Overlord first published by Little White Lies
Overlord, the second feature from director Julius Avery (Son of a Gun), begins in the familiar cinematic terrains of the war movie, before deviating to genre’s hinterlands. After rendering the idents for both Paramount and Bad Robot in black and white to signify its period status, the film opens with aerial footage, gradually gaining colour, of the Allied naval flotilla heading to the Normandy beaches for Operation Overlord. At this point viewers might suppose that they are about to see yet another D-Day landing sequence, like the lengthy, oft-imitated first act of Steven Spielberg’s Saving Private Ryan (1998) – but the focus quickly shifts from the sea to the sky, and in particular to a transport plane filled with troops from America’s 101st Airborne Division. “I think I’d rather be up here,” observes Tibbet (John Magaro), in words that equally point out the greater exposure of boats to danger and mark the film’s altered perspective. The plane is soon under fire deep over France, and we follow a panicked new recruit Private Ed Boyce (Joven Adepo) out of the burning bird and half-parachuting, half-plummeting down to Earth.
Only Boyce, Tibbet, Corporal Ford (Wyatt Russell), photographer Chase (Iain de Caestecker) and Rosenfeld (Dominic Applewhite) survive to complete their mission to destroy a communications tower built over a church in a Nazi-occupied village under the command of SS officer Wafner (Pilou Asbæk). Taken in by Chloe (Mathilde Ollivier), who lives with her little brother Paul (Gianny Taufer) and ailing aunt, the outnumbered American soldiers try to work out their next move, when Boyce accidentally discovers that the Nazis are up to far more than mere signal transmissions in the crypts beneath the church.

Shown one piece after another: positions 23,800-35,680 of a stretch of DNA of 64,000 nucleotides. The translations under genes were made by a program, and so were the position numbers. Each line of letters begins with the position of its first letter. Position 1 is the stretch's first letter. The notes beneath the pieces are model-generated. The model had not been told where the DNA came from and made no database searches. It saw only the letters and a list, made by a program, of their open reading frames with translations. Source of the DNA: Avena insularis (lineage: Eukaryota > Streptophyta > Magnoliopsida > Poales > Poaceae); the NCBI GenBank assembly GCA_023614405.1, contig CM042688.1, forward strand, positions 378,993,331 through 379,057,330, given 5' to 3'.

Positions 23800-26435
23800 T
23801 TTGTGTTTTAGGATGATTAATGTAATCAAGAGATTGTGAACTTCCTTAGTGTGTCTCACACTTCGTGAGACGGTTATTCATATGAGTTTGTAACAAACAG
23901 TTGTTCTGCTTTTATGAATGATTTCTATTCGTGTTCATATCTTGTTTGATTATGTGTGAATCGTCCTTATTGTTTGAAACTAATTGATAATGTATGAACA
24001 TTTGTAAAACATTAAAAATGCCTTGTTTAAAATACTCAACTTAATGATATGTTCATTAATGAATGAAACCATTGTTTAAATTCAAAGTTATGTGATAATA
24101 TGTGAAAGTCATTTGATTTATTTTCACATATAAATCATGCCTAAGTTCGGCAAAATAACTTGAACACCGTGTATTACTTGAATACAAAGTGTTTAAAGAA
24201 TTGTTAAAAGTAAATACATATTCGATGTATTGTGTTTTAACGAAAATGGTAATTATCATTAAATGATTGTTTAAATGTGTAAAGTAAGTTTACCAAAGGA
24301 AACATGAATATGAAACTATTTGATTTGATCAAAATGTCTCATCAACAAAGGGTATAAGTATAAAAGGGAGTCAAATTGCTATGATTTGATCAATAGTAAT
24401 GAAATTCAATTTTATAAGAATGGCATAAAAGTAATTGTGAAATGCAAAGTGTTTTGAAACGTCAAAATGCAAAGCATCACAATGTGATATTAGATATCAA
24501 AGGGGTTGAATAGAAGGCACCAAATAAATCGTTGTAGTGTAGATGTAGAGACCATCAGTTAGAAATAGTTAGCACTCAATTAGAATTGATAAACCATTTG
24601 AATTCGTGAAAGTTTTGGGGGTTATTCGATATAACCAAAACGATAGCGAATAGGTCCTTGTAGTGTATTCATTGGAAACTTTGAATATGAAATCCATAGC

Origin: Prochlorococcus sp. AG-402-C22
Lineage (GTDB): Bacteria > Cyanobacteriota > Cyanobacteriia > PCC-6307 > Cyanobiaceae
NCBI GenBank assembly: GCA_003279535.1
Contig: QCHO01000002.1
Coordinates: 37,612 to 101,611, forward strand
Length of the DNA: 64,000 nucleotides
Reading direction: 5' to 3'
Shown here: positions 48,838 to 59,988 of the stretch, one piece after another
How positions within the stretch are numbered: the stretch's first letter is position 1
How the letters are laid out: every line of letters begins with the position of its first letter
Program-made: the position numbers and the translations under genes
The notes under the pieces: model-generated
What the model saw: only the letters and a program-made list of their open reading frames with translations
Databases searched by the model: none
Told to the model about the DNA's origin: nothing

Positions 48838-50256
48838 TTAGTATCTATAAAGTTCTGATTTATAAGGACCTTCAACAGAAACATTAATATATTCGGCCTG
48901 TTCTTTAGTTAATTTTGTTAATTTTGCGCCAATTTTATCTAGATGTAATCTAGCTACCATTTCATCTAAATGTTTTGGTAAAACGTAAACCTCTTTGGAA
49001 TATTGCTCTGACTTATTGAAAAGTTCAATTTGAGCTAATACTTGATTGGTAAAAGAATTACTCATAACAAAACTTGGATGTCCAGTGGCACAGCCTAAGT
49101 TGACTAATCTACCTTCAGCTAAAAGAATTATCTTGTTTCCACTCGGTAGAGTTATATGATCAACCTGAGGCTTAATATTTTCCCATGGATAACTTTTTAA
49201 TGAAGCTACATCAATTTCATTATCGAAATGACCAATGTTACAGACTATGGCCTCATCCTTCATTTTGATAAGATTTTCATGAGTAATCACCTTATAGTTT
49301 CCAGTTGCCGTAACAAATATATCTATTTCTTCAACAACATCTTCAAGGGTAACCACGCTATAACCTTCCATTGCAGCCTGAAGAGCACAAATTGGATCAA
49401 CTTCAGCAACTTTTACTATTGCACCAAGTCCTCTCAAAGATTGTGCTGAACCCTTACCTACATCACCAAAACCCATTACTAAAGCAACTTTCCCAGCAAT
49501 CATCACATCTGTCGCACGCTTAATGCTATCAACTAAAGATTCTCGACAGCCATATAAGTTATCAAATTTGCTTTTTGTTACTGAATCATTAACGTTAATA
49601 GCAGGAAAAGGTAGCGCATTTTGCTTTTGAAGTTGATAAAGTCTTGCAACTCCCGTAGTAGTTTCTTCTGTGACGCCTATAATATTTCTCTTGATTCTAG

To reveal more would be to spoil – albeit no more than the film’s trailer does – but suffice it to say that from the very outset, long before Overlord shifts radically into generic territories better known from the Outpost franchise or Frankenstein’s Army (2013), this has already proven a visceral, high-stakes film whose characters are always traversing morally challenging landscapes. “They’re rotten sons of bitches,” Sergeant Eldson (Bokeem Woodbine) had said of the Nazi enemy, “which is why we just have to be as rotten as them.” Indeed, to Boyce’s horror, the experienced war hero Corporal Ford proves as adept at torture as his opposite number, and similarly prioritises the mission over the lives of civilians, including children. So from the very start of Overlord, war is a hell where innocence is quickly lost and where fighting a monster sometimes entails becoming a monster. The final act merely gives messy flesh to these metaphors, while continuing to send Boyce – a straightforwardly good, decent man – into ethical dilemmas which will test if there is any Nazi hidden within him and his comrades.
Avery mostly sticks close to Boyce, immersing the viewer into his intense experience. Meanwhile, the Nazis’ aspirations for a ‘Thousand Year Reich’ resonate with our own times when their toxic ideology, though nominally put down in 1945, keeps springing back to life.
Anticipation: Trailer raises expectations of a favourite subgenre.
Enjoyment: Uh-oh, the film carefully constructs that as a big surprise…
In Retrospect: Gripping, blisteringly paced war film, somewhat undermined by its own promotional campaign.
© Anton Bitel